Emily Krempholtz’s abortion story is more of an angry, bitter rant against pro-lifers than it is about her pregnancy and abortion experience.
Krempholtz wrote a column for Bustle this week with the headline, “Why I’m Done Shutting Up about My Abortion.” She said she had an abortion last summer not long before the first Center for Medical Progress video was released, showing Planned Parenthood officials talking about selling aborted babies’ body parts.
When she got pregnant, she said she was on birth control, and her life was “in a rough place.” She decided to abort her unborn child without telling her baby’s father, her friends or her mom. Afterward, Krempholtz said she watched as women began telling their abortion stories in reaction to the Planned Parenthood scandal. Many claimed that aborting their unborn babies helped them succeed in life. Krempholtz said she also wrote about abortion numerous times, but she was afraid to publish her story.
Lashing out, she repeatedly blamed the “hatefulness of the anti-choice agenda” for her fears:
And just to be clear, not once — from the second I wondered where my period was, to this very minute as I write these words — have I regretted my decision to terminate that pregnancy. There was never a question in my mind whether I was making the right choice for me, and I will forever stand by that. I have no reason or desire to defend my decision to anyone.
So why have I been so afraid to talk about it?
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I don’t regret my abortion, but I do regret that I, a woman who usually has no trouble speaking her mind, and certainly no trouble publicly defending the pro-choice movement, am so afraid to speak of my own experience. I regret that I have allowed society and the hatefulness of the anti-abortion agenda to dictate my actions and hinder my ability to write, to share, to speak my story.
… I felt unsafe in my own private world, and I felt that speaking out would incite a barrage of judgment, even in my personal community of liberal, forward-thinking women. Because it’s not just anti-choice proponents who stigmatize abortion; I believe that one of the biggest problems with the pro-choice movement is not in its support of a woman’s right to choose, but in its lack of support for the women who do choose to terminate a pregnancy.
In her column, Krempholtz said her life is better after her abortion. She said she is dating someone who loves and appreciates her, and she has a new, more fulfilling job. But the bitterness and anger that lash out through her column seem to indicate that underneath, she is in pain.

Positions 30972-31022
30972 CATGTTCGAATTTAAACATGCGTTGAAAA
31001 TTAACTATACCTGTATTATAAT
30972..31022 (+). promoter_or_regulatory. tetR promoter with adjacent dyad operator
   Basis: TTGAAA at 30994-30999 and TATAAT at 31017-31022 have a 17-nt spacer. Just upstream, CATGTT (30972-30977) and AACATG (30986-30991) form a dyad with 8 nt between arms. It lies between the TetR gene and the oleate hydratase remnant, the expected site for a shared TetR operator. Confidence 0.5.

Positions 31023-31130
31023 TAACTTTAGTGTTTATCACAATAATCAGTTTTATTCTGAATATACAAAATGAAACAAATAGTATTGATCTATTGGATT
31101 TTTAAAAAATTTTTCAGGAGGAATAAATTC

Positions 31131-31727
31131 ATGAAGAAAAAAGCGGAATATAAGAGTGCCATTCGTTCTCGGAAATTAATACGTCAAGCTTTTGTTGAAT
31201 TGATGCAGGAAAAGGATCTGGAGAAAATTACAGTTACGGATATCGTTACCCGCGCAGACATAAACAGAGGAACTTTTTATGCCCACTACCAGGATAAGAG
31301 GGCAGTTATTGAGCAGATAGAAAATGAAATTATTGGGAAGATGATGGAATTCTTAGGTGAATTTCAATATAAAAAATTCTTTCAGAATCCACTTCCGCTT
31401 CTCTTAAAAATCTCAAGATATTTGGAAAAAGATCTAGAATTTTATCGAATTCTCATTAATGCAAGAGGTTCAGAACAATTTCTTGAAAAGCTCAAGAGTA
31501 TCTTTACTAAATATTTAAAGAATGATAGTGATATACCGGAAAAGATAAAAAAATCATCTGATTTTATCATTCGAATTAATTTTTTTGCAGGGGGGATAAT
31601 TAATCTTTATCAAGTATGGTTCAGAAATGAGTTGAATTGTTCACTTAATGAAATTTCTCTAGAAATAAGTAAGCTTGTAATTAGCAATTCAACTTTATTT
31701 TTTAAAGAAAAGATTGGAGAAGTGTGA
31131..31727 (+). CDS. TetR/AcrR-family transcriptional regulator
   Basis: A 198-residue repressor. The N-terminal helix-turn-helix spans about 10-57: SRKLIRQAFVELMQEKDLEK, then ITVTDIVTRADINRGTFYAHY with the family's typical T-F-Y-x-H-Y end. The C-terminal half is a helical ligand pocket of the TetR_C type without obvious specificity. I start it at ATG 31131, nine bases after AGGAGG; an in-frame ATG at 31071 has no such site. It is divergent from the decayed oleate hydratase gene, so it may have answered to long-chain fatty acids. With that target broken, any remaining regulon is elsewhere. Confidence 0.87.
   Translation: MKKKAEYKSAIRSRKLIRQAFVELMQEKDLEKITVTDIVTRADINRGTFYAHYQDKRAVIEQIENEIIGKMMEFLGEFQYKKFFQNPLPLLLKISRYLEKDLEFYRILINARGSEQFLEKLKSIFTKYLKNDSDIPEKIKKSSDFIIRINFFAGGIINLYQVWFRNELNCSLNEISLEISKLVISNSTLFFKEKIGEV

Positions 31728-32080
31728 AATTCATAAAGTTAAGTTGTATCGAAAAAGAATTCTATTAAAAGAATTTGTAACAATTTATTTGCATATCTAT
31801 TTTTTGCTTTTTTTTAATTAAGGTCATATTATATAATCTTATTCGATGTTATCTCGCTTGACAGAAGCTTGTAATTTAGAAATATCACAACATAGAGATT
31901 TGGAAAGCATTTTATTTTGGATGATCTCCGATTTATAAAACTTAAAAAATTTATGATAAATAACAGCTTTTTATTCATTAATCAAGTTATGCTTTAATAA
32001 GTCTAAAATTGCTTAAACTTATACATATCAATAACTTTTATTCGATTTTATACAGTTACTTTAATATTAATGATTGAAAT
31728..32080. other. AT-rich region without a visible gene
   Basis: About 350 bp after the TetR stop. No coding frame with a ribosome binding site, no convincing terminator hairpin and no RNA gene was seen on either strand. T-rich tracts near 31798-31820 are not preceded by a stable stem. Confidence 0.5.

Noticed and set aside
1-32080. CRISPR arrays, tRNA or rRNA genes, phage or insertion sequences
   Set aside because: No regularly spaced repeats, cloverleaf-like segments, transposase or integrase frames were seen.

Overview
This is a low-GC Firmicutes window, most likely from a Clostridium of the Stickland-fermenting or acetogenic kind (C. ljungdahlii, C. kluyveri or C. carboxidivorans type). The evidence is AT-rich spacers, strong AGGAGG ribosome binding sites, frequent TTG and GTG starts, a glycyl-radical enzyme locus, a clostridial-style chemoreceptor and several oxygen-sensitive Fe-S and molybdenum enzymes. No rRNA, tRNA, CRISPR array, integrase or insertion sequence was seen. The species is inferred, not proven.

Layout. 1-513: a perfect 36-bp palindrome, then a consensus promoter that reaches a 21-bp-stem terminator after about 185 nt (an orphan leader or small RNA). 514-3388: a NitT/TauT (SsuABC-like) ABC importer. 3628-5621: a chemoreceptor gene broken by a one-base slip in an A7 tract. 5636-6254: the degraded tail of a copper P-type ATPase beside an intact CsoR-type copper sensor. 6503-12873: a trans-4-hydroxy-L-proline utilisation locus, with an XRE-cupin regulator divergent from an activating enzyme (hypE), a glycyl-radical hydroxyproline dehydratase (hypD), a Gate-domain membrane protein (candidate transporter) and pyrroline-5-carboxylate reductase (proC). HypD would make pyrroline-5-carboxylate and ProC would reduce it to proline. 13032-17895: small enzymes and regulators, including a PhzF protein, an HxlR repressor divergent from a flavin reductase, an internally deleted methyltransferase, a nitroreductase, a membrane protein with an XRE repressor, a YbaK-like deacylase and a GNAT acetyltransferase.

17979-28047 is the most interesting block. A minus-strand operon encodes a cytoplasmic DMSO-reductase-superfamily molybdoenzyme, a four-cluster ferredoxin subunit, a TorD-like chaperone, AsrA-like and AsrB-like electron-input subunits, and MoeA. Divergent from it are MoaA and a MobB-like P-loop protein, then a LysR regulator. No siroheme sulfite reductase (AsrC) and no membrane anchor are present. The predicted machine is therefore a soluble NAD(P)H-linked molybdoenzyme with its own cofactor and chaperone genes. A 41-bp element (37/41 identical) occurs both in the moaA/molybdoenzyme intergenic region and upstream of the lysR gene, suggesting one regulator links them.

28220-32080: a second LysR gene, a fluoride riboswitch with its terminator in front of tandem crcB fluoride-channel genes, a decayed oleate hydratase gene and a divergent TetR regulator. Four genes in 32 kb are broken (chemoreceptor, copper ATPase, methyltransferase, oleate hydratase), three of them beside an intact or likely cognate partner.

Her column blames the pro-life movement for her bitterness, and it would be easy for pro-lifers to respond back at her with mutual feelings for killing her innocent unborn child. What she did was wrong, certainly, but reacting in anger to her story seems like it would only perpetuate those negative emotions. Krempholtz clearly wants what every human being wants: to be loved and supported. Her column hints that she did not find that support, either with pro-lifers or the abortion industry; and she is hurting because of it.
Her story is a pitiable reminder of the general lack of support in our society today for women and their babies. But Krempholtz misplaces the blame. Pro-lifers argue that the abortion industry is the true culprit because it belittles women, claiming they need to abort their babies to be successful and equal to men. It treats pregnancy as if it was a disease. The abortion industry sells abortion as a quick fix, and it’s become an excuse for society to not truly offer women and their children the support that they deserve.
Pro-lifers are working to change that, by offering women and babies compassionate, caring support, and encouraging women that they are strong and can be a good mother and still achieve their dreams. But Krempholtz’s story should serve as a reminder that there still is a lot of work to be done. The pro-life movement needs to keep striving to counter the hateful stereotypes by reaching out to pregnant and parenting women and their children with love and support, and embodying the message that every life is valuable.